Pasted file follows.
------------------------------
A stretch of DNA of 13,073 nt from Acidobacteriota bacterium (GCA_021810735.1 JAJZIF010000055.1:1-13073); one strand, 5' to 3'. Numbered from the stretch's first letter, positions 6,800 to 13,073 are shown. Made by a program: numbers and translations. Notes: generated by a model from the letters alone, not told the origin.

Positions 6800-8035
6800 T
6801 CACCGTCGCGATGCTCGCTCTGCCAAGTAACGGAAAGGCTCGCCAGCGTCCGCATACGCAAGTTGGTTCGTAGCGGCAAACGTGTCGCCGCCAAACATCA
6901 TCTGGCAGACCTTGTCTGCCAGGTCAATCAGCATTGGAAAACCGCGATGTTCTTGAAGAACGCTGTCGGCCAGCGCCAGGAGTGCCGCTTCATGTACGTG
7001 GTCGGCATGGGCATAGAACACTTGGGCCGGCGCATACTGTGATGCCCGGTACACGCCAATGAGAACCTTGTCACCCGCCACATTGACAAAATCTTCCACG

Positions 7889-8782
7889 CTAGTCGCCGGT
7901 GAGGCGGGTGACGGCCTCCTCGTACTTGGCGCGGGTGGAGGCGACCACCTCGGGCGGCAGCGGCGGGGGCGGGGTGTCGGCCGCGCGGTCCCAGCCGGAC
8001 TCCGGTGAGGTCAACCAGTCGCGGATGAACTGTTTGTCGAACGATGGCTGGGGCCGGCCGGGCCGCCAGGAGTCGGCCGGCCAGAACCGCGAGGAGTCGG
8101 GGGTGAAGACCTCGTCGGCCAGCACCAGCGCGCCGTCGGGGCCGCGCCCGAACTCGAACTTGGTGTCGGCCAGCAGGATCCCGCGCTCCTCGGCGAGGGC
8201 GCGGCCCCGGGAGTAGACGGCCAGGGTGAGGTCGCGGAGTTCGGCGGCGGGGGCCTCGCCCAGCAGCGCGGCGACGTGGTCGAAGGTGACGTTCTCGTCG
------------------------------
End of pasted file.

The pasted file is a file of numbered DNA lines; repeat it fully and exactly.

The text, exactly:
A stretch of DNA of 13,073 nt from Acidobacteriota bacterium (GCA_021810735.1 JAJZIF010000055.1:1-13073); one strand, 5' to 3'. Numbered from the stretch's first letter, positions 6,800 to 13,073 are shown. Made by a program: numbers and translations. Notes: generated by a model from the letters alone, not told the origin.

Positions 6800-8035
6800 T
6801 CACCGTCGCGATGCTCGCTCTGCCAAGTAACGGAAAGGCTCGCCAGCGTCCGCATACGCAAGTTGGTTCGTAGCGGCAAACGTGTCGCCGCCAAACATCA
6901 TCTGGCAGACCTTGTCTGCCAGGTCAATCAGCATTGGAAAACCGCGATGTTCTTGAAGAACGCTGTCGGCCAGCGCCAGGAGTGCCGCTTCATGTACGTG
7001 GTCGGCATGGGCATAGAACACTTGGGCCGGCGCATACTGTGATGCCCGGTACACGCCAATGAGAACCTTGTCACCCGCCACATTGACAAAATCTTCCACG

Positions 7889-8782
7889 CTAGTCGCCGGT
7901 GAGGCGGGTGACGGCCTCCTCGTACTTGGCGCGGGTGGAGGCGACCACCTCGGGCGGCAGCGGCGGGGGCGGGGTGTCGGCCGCGCGGTCCCAGCCGGAC
8001 TCCGGTGAGGTCAACCAGTCGCGGATGAACTGTTTGTCGAACGATGGCTGGGGCCGGCCGGGCCGCCAGGAGTCGGCCGGCCAGAACCGCGAGGAGTCGG
8101 GGGTGAAGACCTCGTCGGCCAGCACCAGCGCGCCGTCGGGGCCGCGCCCGAACTCGAACTTGGTGTCGGCCAGCAGGATCCCGCGCTCCTCGGCGAGGGC
8201 GCGGCCCCGGGAGTAGACGGCCAGGGTGAGGTCGCGGAGTTCGGCGGCGGGGGCCTCGCCCAGCAGCGCGGCGACGTGGTCGAAGGTGACGTTCTCGTCG